- Quiggle, Tanner
- Area of Honors:
- Bachelor of Science
- Document Type:
- Thesis Supervisors:
- Iliana Brigitta Baums, Thesis Supervisor
Daniel J Cosgrove, Honors Advisor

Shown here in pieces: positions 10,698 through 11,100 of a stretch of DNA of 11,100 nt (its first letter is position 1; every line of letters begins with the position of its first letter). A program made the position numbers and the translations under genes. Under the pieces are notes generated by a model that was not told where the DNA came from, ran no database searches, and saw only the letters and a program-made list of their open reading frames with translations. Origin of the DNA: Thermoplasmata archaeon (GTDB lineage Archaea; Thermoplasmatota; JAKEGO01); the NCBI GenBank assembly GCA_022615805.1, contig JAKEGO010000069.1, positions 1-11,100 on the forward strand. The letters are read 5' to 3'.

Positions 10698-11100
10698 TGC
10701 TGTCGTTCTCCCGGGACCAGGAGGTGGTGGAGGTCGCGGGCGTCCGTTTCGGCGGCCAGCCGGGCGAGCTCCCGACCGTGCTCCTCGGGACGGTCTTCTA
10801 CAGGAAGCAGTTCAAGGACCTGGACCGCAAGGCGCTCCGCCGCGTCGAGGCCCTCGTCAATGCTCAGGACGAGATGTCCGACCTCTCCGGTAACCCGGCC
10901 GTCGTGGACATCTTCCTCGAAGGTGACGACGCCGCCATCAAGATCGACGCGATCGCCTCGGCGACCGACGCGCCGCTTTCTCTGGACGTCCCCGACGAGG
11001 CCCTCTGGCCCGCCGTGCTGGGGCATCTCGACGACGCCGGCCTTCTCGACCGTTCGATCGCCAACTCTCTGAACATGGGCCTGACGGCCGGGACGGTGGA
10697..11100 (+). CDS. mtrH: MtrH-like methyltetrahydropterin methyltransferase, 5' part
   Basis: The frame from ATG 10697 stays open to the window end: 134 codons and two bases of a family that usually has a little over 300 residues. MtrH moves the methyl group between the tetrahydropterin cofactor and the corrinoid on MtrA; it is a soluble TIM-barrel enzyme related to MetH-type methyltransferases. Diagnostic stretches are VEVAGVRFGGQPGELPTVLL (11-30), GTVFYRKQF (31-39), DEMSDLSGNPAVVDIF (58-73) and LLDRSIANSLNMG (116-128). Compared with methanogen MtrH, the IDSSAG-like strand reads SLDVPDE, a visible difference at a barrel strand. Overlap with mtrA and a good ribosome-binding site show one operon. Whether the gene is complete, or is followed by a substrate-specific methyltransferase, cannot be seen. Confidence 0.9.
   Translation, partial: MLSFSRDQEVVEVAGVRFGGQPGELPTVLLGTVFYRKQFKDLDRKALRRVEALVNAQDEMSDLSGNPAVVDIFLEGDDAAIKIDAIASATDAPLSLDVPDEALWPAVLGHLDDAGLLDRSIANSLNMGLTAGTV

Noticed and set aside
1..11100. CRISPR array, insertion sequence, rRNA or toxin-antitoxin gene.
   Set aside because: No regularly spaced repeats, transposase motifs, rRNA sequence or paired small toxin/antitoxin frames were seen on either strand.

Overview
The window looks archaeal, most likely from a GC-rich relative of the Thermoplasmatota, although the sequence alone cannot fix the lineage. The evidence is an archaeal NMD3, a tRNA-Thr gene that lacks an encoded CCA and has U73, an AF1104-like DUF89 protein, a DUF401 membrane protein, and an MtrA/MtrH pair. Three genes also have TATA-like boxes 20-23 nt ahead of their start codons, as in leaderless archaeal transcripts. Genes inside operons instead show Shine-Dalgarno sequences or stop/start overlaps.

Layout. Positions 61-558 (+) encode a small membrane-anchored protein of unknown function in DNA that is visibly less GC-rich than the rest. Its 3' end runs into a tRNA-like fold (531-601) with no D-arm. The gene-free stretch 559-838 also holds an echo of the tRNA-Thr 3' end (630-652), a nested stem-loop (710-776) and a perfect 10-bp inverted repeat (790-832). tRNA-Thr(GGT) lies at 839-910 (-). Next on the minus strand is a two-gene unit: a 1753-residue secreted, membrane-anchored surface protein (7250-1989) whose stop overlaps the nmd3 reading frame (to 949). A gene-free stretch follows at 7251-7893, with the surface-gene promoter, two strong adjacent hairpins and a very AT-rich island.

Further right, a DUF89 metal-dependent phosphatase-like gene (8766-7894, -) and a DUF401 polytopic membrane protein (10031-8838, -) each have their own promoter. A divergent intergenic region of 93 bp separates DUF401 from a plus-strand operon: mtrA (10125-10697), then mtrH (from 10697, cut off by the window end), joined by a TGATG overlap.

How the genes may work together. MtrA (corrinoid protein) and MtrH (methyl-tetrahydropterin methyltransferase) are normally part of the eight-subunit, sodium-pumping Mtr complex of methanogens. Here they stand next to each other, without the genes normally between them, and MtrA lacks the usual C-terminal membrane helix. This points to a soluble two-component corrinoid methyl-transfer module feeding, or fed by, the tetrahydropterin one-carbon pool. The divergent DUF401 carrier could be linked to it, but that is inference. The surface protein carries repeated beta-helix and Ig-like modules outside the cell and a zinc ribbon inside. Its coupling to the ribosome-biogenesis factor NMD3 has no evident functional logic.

- Coral reefs provide an important reservoir for biodiversity, and they are an integral part of the culture and economy of many island nations across the globe. Reefs form the foundation of islands inhabited by humans and protect the shoreline from erosion. The coral reefs also serve as important food sources. Nonetheless, climate change and pressure from invasive species are degrading them. For example, boring mussels in the genus Lithophaga infest Porites corals. The Lithophaga larvae are able to overcome the stinging cells that the corals use to defend themselves against invaders and bore into the coral skeleton. This destabilizes the coral colonies and can cause bioerosion. Certain species of Porites coral are more susceptible to the larvae, suggesting a species-specific interaction. Therefore, it is proposed here that mussel diversity in the Pacific Ocean follows a diversity gradient similar to that of the corals, where the highest diversity is found in the Indo-Pacific Region and gradually declines towards the east. In order to investigate this hypothesis, the cytochrome c oxidase I (CO1) region of mitochondrial DNA of the mussels was sequenced to look for a constant association between a dominant species of coral, Porites lobata, and a lesser species, Porites evermanni, and mussels across the Western, Central, and Eastern Pacific Ocean. Contrary to expectation, it was discovered that the mussels were actually of the genus Leiosolenus and not Lithophaga. Further, it was found that one species of mussel, Leiosolenus hanleyanus is predominately found in Porites corals across the Ocean. This is significant because the mussels and coral maintained that relationship through the Eastern Pacific Barrier, a 3000 km stretch of open ocean. This is the first report of L. hanleyanus east of the Central Pacific. Population genetic structure was similar in mussels and corals where the eastern populations were differentiated from other populations to the west.